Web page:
DP10849 | Precautionary Savings, Illiquid Assets, and the Aggregate Consequences of Shocks to Household Income Risk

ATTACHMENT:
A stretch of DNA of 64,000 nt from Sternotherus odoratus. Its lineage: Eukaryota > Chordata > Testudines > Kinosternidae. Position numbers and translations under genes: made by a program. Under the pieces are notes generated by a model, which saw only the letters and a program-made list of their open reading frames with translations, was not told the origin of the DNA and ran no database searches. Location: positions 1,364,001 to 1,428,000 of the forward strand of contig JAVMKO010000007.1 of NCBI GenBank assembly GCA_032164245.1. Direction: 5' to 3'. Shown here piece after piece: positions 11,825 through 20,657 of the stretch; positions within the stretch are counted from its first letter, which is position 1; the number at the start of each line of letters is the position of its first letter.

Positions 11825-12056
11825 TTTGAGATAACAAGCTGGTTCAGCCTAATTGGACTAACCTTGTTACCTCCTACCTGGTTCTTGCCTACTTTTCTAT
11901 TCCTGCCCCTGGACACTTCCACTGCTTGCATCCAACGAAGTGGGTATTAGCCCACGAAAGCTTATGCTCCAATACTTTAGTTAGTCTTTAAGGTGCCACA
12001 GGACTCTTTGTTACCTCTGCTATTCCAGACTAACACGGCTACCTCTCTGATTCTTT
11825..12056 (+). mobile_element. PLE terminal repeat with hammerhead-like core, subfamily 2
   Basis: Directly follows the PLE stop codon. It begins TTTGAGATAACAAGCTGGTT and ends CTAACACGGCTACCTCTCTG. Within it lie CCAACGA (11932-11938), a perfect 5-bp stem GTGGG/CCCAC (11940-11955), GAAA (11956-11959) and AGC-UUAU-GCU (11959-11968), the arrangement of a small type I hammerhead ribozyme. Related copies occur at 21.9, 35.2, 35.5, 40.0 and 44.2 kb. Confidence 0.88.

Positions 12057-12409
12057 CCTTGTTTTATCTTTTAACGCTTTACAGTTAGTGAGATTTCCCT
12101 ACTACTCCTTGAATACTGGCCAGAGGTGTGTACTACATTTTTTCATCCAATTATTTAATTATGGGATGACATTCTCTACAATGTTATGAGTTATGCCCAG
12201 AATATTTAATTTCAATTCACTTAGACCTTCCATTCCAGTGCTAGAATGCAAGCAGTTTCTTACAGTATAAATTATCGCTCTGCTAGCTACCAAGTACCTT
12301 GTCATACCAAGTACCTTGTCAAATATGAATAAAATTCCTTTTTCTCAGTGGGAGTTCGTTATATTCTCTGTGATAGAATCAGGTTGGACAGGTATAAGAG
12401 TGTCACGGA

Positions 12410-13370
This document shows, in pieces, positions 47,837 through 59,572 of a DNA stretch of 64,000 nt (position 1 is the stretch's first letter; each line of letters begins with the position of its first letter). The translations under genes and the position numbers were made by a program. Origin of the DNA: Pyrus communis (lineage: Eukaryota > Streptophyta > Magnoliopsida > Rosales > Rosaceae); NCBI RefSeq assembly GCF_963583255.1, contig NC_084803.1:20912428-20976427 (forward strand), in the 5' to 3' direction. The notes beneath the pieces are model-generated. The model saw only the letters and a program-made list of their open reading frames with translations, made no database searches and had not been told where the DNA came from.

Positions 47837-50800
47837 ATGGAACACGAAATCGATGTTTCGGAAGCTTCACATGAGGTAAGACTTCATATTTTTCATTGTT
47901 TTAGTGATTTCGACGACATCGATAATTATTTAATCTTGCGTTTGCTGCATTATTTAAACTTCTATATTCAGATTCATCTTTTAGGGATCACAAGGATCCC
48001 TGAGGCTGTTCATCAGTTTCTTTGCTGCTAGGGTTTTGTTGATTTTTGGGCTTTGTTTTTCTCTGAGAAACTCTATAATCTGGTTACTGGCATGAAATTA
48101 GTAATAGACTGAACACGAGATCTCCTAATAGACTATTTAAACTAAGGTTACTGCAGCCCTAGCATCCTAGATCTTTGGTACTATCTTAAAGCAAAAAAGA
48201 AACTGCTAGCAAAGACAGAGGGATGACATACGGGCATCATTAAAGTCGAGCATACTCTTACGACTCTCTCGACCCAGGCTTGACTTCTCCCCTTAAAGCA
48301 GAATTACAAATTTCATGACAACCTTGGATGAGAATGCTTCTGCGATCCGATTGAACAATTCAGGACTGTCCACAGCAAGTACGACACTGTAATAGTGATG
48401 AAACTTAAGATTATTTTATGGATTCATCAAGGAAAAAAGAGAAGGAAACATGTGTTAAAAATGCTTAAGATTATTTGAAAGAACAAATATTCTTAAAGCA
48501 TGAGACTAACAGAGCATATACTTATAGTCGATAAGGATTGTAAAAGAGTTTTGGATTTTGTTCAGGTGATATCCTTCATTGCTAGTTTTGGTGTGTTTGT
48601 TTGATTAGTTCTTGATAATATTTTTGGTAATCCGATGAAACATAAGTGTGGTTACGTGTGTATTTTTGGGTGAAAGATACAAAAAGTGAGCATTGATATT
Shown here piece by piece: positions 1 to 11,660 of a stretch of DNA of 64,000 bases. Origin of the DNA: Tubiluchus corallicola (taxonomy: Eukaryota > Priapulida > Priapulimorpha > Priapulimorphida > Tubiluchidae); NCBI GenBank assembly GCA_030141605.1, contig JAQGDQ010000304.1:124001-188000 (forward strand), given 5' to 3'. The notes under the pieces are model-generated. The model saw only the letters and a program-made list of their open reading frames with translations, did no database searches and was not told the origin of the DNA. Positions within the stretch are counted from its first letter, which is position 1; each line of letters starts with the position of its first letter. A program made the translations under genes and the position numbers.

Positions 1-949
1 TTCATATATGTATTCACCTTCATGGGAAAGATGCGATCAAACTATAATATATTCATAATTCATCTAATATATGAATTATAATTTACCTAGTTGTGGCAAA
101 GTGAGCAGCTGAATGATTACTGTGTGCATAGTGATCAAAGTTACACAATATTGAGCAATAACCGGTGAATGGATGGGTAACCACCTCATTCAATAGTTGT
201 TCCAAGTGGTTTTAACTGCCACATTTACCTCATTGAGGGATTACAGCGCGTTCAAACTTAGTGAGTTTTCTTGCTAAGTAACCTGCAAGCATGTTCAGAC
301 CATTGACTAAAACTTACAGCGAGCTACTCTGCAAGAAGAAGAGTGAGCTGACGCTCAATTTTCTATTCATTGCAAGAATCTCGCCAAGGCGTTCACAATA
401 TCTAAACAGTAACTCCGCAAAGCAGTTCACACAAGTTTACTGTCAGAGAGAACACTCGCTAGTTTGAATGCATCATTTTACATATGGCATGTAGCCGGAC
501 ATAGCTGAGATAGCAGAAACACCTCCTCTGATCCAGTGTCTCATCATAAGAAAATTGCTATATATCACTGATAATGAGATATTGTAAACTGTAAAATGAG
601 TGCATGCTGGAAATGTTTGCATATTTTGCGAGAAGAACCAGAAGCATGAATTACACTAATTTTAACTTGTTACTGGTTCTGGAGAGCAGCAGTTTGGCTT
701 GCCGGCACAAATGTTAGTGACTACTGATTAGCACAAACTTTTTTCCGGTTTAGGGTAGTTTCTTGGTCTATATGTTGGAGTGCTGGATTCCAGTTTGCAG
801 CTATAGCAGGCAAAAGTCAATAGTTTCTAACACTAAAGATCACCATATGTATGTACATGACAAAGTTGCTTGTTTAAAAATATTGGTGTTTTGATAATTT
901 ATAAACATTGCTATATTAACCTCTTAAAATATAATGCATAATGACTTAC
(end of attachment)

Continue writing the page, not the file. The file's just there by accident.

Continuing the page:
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Households face large income uncertainty that varies substantially over the business cycle. We examine the macroeconomic consequences of these variations in a model with incomplete markets, liquid and illiquid assets, and a nominal rigidity. Heightened uncertainty depresses aggregate demand as households respond by hoarding liquid ``paper'' assets for precautionary motives, thereby reducing both illiquid physical investment and consumption demand. This translates into output losses, which a central bank can prevent by providing liquidity. We show that the welfare consequences of uncertainty shocks crucially depend on a household's asset position. Households with little human capital but high illiquid wealth lose the most from an uncertainty shock and gain the most from stabilization policy.